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September 14, 2002
It was here at Colombo, at the Sinhalese Sports Club ground just down the road, that a youngster shyly accepted the Under-19 World Cup winners' trophy two years ago.
He's still young, not as shy, but once again he claimed the limelight after a brilliant match-winning 111 that led India to a 14-run win against Zimbabwe in the ICC Champions' Trophy today. For Mohammad Kaif, Sri Lanka really is paradise.
Zimbabwe on the other hand, have little to thank this country for. The last time they were here, the marauding Sri Lankans used them as whipping boys. Today there was frustration too, despite a heroic hundred from Andy Flower that carried the Africans to the brink of a famous victory.
Zimbabwe had grabbed the initiative in the morning, as Douglas Hondo, a loping medium-pacer who knocked the stuffing out of India's top-order not long ago in a clash in Kochi, blew a hole in the Indian innings, removing four Indian batsmen in his first spell.
After electing to bat, Sourav Ganguly (13) guided Hondo into the waiting hands of Alistair Campbell at slip, who then pouched similar chances off Dinesh Mongia (0) and Yuvraj Singh (3). Sachin Tendulkar, strangely reticent, knocked his way to seven before playing a wild slash against the first ball of the medium-pacer Shaun Ervine.
As only he can, Virender Sehwag continued to plunder runs. For fans it's a treat to watch. No matter what the situation is, what the ball is doing, or, indeed, what is best for the team, Sehwag attempts to hit the cover off every ball bowled at him. On the day, his attitude was a godsend to India. Despite having lost Ganguly, Mongia and Tendulkar in just 9.5 overs, the run rate was a healthy 6.7.
This helped the in-form Rahul Dravid. Fluent from the first ball he faced, Dravid punched the ball through the off-side both off the back and front foot, to keep the scoreboard ticking over. It bears repeating, that Dravid is in the best form of his life. His machine-like efficiency has bored many, but as Dravid himself would tell you, it's better to be boring and win than to be a flash talent and end up on the losing side.
Fans, however, sometimes do not subscribe to this opinion. The trickle of Indian fans who came to the cricket on this cloudless summer's day threatened to go quiet, or worse leave, as the boundaries dried up and India were forced to consolidate. Dravid and Kaif added 117 before the former was needlessly run out. Dismissed for 71, Dravid showed his disappointment at himself when he walked off the field, even before the third umpire could make up his mind.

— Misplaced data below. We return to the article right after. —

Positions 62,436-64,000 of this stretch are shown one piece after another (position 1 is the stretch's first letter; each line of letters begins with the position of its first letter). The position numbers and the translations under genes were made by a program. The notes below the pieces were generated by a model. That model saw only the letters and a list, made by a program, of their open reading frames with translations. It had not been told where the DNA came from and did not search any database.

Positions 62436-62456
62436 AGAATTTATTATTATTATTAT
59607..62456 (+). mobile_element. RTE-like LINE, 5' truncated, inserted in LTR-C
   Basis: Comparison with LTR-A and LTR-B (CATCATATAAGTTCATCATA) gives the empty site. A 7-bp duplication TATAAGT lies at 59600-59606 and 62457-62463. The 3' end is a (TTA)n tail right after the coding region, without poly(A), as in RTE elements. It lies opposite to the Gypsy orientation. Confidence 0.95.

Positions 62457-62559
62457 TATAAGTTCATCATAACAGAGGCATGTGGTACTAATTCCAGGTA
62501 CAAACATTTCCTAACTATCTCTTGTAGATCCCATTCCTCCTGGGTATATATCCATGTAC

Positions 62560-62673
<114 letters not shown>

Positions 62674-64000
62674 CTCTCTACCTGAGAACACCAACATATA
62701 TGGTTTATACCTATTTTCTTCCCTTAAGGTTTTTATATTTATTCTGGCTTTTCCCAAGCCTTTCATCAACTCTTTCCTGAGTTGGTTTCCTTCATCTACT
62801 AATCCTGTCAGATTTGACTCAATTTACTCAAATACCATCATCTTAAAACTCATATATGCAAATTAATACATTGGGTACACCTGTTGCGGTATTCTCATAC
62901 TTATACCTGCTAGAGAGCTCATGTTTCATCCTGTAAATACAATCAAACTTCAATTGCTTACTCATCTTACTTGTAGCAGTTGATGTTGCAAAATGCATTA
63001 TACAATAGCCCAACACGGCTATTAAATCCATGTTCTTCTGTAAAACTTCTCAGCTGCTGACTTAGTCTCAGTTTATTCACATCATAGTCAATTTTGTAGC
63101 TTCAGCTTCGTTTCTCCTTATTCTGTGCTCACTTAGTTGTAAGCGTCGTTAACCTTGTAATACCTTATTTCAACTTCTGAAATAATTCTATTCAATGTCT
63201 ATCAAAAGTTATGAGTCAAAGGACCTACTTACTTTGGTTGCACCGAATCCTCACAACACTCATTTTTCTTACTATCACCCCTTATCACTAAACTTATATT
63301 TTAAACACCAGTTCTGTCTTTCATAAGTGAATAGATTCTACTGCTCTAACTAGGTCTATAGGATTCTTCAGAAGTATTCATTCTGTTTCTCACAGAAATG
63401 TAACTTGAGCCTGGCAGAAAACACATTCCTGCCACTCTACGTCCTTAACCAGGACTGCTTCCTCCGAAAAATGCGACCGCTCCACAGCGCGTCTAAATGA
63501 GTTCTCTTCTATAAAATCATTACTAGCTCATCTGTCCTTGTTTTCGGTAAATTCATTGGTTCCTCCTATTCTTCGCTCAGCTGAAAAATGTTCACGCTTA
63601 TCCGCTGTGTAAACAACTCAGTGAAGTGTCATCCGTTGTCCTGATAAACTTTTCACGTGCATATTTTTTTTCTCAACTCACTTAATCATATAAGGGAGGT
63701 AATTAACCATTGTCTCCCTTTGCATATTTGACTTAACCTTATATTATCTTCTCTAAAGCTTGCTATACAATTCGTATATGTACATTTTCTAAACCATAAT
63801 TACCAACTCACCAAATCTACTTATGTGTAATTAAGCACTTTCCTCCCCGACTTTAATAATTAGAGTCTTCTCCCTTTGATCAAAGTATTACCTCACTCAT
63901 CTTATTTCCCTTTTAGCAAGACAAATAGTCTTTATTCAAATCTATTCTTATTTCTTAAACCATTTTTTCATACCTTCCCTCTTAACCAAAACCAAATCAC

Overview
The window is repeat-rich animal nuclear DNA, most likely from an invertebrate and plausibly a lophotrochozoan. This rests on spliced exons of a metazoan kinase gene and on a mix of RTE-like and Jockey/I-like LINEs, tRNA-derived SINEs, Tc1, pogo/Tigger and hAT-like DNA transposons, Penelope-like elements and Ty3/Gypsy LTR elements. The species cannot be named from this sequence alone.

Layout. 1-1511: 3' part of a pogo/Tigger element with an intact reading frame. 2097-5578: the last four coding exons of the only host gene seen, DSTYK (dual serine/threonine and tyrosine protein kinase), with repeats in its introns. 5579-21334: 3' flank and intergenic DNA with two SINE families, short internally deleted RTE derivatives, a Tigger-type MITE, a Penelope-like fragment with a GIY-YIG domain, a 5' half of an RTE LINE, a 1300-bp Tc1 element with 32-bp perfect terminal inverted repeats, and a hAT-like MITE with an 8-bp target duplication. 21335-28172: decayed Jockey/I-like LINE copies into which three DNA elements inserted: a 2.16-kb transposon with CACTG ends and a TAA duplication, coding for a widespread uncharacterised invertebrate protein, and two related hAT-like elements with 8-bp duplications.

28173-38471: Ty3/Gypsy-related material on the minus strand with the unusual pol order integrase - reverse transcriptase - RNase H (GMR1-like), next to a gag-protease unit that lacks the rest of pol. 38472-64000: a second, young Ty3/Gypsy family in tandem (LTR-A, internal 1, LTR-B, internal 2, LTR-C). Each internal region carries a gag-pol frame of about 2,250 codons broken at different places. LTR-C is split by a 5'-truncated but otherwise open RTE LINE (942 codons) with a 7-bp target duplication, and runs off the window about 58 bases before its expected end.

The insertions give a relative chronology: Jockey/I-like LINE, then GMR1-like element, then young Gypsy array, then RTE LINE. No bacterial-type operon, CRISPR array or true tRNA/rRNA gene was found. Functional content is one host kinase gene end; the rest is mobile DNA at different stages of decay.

Kaif then showed how you can combine a cool head with the cheekiness of a brat, taking apart the Zimbabwean bowling. It was not pretty, it was not classical, but it was enough to take India to the mountainous total of 288/6.
When he drove on the up, Kaif teased the man at cover, sending the ball just inches over outstretched hands. The heaves over mid-wicket were attempted only when it was possible to place the ball well away from the fielder. When neither was possible, Kaif cottoned on to the fact that fine leg was up in the circle to Ervine and scoop-swatted the ball away to the fine leg fence.
No wonder then, that Kaif, unbeaten on 111 (112 balls, eight fours, one six), was the Indian hero on the day, totally justifying his inclusion as the seventh batsman in the side. Even sceptics of the Indians' tactic of using Dravid as stumper to play an extra batsman would have to grudgingly grant the think-tank its due.
The Zimbabwean response to this mammoth total was a handsome if not successful one. No team has ever successfully chased such a tall score at this ground. Andy Flower gave the impression he didn't care two hoots about this particular product of the statistician's computer.
And despite the venue being Sri Lanka, where Andy Flower averages less than 25, he drove the Indian bowlers to despair. Knocking up his fourth ODI ton - apparently oblivious to the disappointing batting at the other end - he kept the Indians worried, and punters interested till the 49th over of the Zimbabwean chase. The southpaw, who has taken more than 1000 ODI runs off India in his career, brought up his first century against the team, adding to the three he has in the longer version of the game.
There was, however, nothing forthcoming at the other end. A steady stream of wickets, with no one making as many as 35 runs, made the task at hand too hard for the lone ranger.
The innings Andy Flower played though was worth more than the 145 (164 balls, 13 fours) he eventually ended up with. Thanks to this innings Zimbabwe reached 274/8 in 50 overs.
Shirt drenched in sweat, beady eyes popping out in the strain of concentrating for so long and so hard, legs not responding as they had earlier in the day, Andy Flower dared to go where no other Zimbabwean could. His innings, an epic, almost makes you wish he was playing for a stronger team, where his efforts would reap more just returns.
Just three days ago, however, this man said, with a steely look in his eye: "Before Zimbabwe got Test status, when I was starting off as a cricketer, I seriously considered moving elsewhere. But I wouldn't go elsewhere just to play first class cricket because the money was better. That can never match playing for your country."
That's enough to tell you why this man is so successful, so feared by opponents, and so respected by his peers.
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